Folk Crafts

What are folk crafts? Warren provided a number of criteria. Foremost was the element of tradition – the informal transmission of techniques and designs from generation to generation, whether within a family or from master to apprentice. Other considerations included a craft’s antiquity, its general use, whether it was the product of a single person, and the degree of personal contact between the craftsman and his customer. A scythe handle, for instance, would be made to match the height and arm length of its user. In many cases, a specialized craftsman’s primary occupation was farming.  Gradually, as industrialization pervaded rural society, craftsmen became repairers rather than makers.

A Turpin chair, locally crafted

Yet, folk crafts, like other traditions and ways of life, are tenacious. They survive most easily in areas and communities set apart from contemporary society, such as among the Amish. But they also survive for other reasons:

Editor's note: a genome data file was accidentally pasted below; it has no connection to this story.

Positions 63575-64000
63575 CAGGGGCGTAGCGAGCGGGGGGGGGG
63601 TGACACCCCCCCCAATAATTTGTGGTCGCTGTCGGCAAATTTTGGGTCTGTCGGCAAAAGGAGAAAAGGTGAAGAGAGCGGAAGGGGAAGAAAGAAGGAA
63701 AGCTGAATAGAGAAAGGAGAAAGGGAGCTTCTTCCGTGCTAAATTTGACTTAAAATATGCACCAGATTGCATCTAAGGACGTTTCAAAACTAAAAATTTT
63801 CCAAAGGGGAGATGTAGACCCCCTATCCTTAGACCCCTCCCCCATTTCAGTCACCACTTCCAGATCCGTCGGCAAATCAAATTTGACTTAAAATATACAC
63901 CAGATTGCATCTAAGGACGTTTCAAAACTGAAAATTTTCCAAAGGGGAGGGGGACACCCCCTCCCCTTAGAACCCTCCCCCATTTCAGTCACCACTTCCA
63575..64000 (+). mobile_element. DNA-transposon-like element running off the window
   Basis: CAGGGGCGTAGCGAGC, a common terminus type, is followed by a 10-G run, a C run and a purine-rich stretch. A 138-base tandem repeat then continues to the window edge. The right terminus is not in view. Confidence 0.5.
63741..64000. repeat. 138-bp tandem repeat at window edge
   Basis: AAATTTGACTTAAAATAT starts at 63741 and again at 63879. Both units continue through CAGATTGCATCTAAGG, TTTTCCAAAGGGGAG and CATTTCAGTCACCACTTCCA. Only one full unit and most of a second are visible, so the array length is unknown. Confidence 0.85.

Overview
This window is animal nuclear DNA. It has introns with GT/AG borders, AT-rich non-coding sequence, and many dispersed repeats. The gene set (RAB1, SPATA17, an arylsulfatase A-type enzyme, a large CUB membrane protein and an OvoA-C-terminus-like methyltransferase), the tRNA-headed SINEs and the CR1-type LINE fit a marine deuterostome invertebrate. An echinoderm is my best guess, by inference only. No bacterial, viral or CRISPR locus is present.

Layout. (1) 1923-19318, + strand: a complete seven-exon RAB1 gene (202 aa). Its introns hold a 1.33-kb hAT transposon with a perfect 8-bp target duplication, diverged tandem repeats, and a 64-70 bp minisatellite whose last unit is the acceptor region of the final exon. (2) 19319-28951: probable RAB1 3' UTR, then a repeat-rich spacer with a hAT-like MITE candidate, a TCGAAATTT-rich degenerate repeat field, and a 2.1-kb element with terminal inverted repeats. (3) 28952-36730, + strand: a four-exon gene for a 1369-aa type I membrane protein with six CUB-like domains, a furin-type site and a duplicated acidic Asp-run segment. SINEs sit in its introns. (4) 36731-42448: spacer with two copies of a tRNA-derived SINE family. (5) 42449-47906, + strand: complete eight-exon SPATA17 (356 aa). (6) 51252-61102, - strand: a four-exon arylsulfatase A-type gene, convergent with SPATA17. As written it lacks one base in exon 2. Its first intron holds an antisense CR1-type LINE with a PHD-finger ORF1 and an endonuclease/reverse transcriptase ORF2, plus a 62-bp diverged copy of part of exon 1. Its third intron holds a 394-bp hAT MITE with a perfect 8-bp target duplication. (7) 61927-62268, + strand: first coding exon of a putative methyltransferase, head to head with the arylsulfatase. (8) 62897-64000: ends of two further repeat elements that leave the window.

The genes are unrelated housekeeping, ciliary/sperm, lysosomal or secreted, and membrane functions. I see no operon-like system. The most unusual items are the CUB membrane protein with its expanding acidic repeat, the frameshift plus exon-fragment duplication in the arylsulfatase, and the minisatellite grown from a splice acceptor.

·        need for repair work

·        economic conditions make their practice feasible

·        many consumers value the handmade item

·        they are taught in both formal and informal settings

·        personal satisfaction in making useful or decorative items

 "Another, broader question involves the distinction, if any, between a craft, an art, and an occupation. Although there is much confusion in terms (for example, the term 'manual arts'), in general practice the so-called fine arts are distinguished from the crafts. Hence painting and sculpture when traditional are considered as folk art rather than folk craft. Moreover, occupations such as mining and logging are usually not deemed crafts, for the miner, for example, simply produces the metals with which the blacksmith and the tinsmith work while the craftsman produces the finished product. Moreover, the craft demands, on the whole, a greater degree of training and skill than does the occupation."

Warren Roberts, “Folk Crafts,” in Viewpoints, 58.